Smart Meters Have Multiple Benefits

After more than two years in the works, Benson’s switch to new “smart” water and electric meters has already had a positive impact on provider and consumer, according to town officials.

During late January’s wintry mix, electrical outages were quickly identified and fixed in record time. The technologically advanced meters communicate with each other to form a web of information — viewable at town hall — so things like water leaks and abnormal power usage reveal themselves in the system.

In numerous interviews, Town Manager Matt Zapp, perhaps Benson’s biggest smart meter proponent, has discussed the benefits of the town’s latest project — extremely accurate meter reads and speedy problem solving top the list. However, one the biggest (and most obvious) smart meter-related perks is coming to Benson this spring — a single billing cycle.

Town-of-Benson-FICurrently, the town’s utility customers are divided into east and west. Each side gets its meters read at a different time leading to utility bills with as much as a 60-day lag from consumption to payment.

“For instance, we read meters on the first of February — that would be for consumption from Jan. 1 to Feb. 1 — and we don’t bill that till March 1. You see the lag time there?” explained Benson Finance Director Kimberly Pickett.

Ms. Pickett was hired in 2014 to help with the billing software that accompanied the smart meter installation. She was officially appointed to her intended role earlier this year.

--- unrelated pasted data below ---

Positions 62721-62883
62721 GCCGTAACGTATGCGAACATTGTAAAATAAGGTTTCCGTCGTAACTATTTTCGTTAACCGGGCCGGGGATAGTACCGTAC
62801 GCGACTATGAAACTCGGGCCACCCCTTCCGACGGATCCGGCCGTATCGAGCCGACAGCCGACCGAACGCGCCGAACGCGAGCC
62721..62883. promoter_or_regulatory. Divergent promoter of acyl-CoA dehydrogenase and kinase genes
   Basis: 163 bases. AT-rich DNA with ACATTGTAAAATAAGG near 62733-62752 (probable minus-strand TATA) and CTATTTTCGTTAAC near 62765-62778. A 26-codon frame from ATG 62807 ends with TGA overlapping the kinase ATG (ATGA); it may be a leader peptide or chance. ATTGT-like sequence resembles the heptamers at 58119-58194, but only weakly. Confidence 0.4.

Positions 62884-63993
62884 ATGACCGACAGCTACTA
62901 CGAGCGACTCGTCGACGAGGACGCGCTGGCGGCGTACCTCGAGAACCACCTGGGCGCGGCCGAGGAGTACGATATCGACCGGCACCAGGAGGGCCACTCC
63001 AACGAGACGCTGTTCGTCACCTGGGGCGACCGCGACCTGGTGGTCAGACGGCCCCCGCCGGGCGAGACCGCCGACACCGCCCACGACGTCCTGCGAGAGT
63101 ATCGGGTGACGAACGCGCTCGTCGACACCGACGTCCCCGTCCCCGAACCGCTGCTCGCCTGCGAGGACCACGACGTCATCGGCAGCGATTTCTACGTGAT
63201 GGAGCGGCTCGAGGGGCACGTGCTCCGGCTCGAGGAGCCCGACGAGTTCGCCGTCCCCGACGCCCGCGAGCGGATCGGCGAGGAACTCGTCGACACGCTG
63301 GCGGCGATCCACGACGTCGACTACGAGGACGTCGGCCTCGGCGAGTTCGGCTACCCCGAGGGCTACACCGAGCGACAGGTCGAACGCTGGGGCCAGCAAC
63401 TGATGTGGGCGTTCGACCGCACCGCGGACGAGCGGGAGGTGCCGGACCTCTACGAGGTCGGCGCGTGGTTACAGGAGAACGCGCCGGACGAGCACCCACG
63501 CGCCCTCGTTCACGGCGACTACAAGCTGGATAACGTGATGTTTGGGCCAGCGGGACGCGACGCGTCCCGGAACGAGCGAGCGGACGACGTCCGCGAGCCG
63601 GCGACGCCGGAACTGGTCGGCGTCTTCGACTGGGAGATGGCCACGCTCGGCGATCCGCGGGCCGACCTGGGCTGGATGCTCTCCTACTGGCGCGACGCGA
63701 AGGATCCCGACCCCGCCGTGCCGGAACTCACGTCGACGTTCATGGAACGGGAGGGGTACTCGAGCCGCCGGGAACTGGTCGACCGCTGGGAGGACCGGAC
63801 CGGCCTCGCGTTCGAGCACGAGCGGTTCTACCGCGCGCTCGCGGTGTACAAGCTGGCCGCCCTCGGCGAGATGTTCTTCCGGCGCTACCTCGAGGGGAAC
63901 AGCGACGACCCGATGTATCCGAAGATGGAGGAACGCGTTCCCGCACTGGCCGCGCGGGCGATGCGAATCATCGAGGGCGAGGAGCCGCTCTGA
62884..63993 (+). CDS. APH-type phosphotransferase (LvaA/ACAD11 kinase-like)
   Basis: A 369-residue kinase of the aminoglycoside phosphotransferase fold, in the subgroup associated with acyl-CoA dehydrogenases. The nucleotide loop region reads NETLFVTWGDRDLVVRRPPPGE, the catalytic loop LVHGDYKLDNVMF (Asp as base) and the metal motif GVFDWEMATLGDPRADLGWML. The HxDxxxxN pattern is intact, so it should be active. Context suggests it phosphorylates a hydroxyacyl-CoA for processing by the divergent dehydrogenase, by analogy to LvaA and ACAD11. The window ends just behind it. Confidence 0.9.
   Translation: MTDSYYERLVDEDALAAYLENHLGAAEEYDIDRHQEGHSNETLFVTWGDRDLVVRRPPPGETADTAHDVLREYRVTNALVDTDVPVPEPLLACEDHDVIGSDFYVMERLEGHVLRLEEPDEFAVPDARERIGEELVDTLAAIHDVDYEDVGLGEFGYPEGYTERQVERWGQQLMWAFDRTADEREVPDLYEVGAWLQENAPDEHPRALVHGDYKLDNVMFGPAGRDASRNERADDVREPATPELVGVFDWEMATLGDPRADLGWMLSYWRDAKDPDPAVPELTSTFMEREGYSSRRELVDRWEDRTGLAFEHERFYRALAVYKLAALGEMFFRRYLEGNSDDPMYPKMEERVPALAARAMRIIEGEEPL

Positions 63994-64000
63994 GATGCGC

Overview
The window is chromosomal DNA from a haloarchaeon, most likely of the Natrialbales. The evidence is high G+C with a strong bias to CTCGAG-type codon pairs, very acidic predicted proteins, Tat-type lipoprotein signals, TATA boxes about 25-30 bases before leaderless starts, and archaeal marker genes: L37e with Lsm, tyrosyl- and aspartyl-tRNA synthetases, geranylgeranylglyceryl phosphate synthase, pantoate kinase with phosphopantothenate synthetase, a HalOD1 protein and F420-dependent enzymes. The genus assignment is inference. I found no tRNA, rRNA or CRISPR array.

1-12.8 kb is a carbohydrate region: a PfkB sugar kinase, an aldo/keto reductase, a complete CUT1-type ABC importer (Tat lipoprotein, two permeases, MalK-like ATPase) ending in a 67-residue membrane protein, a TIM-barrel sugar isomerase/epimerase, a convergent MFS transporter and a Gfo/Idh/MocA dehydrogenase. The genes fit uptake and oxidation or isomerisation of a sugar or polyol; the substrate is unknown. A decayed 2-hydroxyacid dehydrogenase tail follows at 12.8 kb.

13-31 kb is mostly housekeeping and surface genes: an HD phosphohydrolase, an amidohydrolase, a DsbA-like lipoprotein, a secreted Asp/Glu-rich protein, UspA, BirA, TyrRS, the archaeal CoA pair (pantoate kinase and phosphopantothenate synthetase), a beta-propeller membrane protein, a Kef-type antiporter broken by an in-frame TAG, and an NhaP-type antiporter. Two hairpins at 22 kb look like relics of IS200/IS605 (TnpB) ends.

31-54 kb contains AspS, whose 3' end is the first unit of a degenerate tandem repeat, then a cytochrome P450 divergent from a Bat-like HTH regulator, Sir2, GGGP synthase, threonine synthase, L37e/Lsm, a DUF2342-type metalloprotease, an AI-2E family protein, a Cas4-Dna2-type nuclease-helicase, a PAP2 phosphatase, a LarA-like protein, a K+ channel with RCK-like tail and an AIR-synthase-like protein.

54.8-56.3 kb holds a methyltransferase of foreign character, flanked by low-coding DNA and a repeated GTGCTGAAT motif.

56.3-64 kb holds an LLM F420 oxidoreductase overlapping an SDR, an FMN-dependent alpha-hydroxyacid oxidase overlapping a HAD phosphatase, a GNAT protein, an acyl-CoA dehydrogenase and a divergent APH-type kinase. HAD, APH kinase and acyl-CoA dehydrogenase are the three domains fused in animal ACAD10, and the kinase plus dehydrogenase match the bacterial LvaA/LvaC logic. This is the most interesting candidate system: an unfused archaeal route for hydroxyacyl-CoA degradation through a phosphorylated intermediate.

“For customers on the east side it’s a 60-day lag and for customers on the west side it’s a 45-day lag (with the old system). I’ve been asked how that happened — and it was that way before I started working here,” she said.

“(The lag) makes (billing) really difficult, especially when you get into seasons like May, when it’s generally pretty and customers are paying for the cold weather. They don’t understand that — people forget about the weather,” added Ms. Pickett.

To line up both the east and west side bills for 45-day reads will be required, she explained, but the new billing schedule, which was approved by town commissioners during this month’s board meeting, should be evident in customers’ June 7 bill.

“We are going to read (meters) based on the calendar month. So we will read from the first to the last day of the month — whether that be 28 days, 30 or 31,” said Ms. Pickett. “Then the customer will receive their bill by the seventh of the following month.”

The new billing process is a return to simplicity, allowed by the new smart meter system.

“From a business perspective, for us, our power purchase bills come (based on) a calendar month… . It’s also easier with the new meters because we can read from the office now. We don’t have to send somebody out. It’s a lot faster now, where it typically took a week to do one cycle before.”

“I think it’s a more logical system. There won’t be any confusion. We’re shortening the timeframe between reads and billing, so people are going to remember that they went out of town for a week or they’re going to remember that it snowed,” she added.

Ms. Pickett said the single cycle bill was also put in place with residents’ source of income in mind. The new system should be preferable to those that get paychecks at the beginning or end of the month, as well as things like disability checks.

“We have adjusted the due dates as well. By having the billing on the seventh of the month, the due date will be the 22. You’re basically going to get the same amount of days to pay the bill, but the (timeframe) is different,” she said.

Benson is now working to set up its online payment system where residents will be able to view and pay their bills online. In addition, the town is also sorting out pre-pay options for utilities.  A Benson mailer is scheduled to be sent out explaining the transition. Courtesy The Daily Record